The groups of patients with PWS presented with higher mixed apneas than the group with simple obesity, p = 0.01 for group 3 and p = 0.12 for group 2. The only statistical difference between the groups of patients with PWS was within HI, which was higher in group 2 (p = 0.02). However, there was also a trend towards higher AI and deeper mean desaturation in group 3 (p = 0.10 and p = 0.13, respectively).
We also found similar differences when we analysed the PSG results in the groups of patients matched for age (in group 1—n = 13, seven girls, aged 13.0 ± 0.6; in group 3—n = 10, five girls, aged 12.1 ± 4.3 years; group 2 was analysed as a whole). The only exception was the lack of tendency towards deeper mean desaturation in group 3.
The OGTT showed higher basal glucose and higher insulin levels at 120 min in group 1 compared to group 3, as well as higher glucose and insulin results at 120 min in group 2 compared to group 3.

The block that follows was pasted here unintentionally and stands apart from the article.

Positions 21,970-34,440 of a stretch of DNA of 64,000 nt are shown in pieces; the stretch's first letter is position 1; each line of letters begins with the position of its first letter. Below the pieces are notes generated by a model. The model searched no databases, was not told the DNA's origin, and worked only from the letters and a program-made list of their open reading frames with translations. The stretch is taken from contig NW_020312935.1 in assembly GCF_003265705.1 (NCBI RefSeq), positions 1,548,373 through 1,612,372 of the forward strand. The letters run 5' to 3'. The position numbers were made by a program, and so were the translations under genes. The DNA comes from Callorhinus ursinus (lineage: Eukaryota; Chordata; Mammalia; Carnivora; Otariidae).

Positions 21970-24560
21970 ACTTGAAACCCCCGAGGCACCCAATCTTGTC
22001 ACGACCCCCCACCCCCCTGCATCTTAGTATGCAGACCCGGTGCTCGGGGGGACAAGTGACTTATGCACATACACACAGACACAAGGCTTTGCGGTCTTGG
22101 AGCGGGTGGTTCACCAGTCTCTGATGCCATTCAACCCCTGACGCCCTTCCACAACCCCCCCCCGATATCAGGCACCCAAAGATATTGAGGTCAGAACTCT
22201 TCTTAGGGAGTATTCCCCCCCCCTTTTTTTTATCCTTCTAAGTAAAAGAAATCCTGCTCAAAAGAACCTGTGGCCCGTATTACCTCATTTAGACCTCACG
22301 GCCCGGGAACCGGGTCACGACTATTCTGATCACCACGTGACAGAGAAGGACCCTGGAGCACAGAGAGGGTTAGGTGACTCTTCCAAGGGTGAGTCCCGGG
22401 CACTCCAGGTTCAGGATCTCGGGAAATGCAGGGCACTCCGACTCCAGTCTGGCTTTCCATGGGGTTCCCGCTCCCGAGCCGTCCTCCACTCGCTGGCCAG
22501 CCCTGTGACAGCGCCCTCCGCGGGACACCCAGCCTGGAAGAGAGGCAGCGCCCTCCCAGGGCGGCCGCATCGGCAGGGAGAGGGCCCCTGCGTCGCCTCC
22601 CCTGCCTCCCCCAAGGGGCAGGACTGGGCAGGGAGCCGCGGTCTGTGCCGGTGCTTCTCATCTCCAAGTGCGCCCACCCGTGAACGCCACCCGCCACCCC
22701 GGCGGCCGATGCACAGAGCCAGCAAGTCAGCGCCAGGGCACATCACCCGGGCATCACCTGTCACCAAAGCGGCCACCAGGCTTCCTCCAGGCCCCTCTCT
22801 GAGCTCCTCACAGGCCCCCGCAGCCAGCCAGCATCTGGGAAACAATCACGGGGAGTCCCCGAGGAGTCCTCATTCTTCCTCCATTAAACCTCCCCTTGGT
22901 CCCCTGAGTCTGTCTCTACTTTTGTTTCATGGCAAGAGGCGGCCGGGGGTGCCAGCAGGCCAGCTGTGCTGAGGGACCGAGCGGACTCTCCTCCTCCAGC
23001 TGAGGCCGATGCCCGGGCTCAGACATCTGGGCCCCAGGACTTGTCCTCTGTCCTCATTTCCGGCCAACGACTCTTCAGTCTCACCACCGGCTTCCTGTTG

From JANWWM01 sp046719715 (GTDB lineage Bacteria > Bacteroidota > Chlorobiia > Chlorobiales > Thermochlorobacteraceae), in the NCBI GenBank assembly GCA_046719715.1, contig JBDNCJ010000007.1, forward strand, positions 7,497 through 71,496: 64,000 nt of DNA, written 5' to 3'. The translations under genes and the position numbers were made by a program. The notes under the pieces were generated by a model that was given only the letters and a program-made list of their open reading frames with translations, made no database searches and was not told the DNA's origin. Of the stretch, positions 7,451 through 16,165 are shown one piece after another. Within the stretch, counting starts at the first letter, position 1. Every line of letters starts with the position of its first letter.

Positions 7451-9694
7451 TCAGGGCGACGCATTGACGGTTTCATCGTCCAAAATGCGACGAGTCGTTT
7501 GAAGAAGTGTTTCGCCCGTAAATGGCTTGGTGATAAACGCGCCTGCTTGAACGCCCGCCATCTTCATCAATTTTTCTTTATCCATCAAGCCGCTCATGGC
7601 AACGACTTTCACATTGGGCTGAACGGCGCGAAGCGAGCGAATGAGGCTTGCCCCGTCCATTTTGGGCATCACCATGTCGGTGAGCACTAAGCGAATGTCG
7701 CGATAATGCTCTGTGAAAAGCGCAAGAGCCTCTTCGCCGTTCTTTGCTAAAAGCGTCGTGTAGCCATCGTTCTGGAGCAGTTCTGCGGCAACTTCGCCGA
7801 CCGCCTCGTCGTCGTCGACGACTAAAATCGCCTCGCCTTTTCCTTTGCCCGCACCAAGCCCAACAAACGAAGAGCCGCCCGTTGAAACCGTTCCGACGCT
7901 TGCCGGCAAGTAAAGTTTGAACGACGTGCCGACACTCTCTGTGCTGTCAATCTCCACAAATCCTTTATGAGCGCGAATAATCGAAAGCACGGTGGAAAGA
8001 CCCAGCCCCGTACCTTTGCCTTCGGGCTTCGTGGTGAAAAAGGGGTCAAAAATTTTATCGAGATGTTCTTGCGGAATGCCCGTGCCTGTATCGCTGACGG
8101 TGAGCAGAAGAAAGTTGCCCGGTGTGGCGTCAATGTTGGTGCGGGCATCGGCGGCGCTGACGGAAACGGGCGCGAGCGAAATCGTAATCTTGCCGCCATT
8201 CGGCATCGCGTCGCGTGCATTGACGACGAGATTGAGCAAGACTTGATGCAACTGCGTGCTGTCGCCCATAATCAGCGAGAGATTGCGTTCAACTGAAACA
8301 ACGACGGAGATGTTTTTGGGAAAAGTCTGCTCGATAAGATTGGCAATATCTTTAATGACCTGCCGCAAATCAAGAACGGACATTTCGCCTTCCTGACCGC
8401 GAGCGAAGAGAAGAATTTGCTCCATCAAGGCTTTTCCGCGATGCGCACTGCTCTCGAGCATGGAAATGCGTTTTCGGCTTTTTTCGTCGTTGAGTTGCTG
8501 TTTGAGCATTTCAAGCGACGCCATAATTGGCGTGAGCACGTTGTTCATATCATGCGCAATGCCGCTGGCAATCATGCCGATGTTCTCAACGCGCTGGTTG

The HOMA-IR index was higher in group 1 compared to group 3 (p = 0.02), with no other statistical differences between the groups. Although the comparison of the OGTT results were similar when we checked them in the groups of patients matched for age (see above), we did not confirm the difference in the HOMA-IR results. The OGTT and HOMA-IR results are shown in Table 3.
There was a positive correlation between AHI with AI and insulin values at 0 min of the OGTT (r = 0.36, p = 0.047 and r = 0.44, p = 0.015) and AI and HOMA-IR (r = 0.40, p = 0.00), with a similar tendency regarding AHI (r = 0.35, p = 0.054) in group 1. OSA with mixed apneas also positively correlated with insulin values at 0 min of the OGTT and HOMA-IR.
In group 3, we found the correlation between AHI with AI and both glucose (r = 0.53, p = 0.03; r = 0.50, p = 0.04) and insulin values (r = 0.58, p = 0.02; r = 0.57, p = 0.02) at 120 min of the OGTT and between the mean desaturation, with the mean desaturation time and HOMA-IR (r = 0.65, p = 0.01; r = 0.54, p = 0.03).

4. Discussion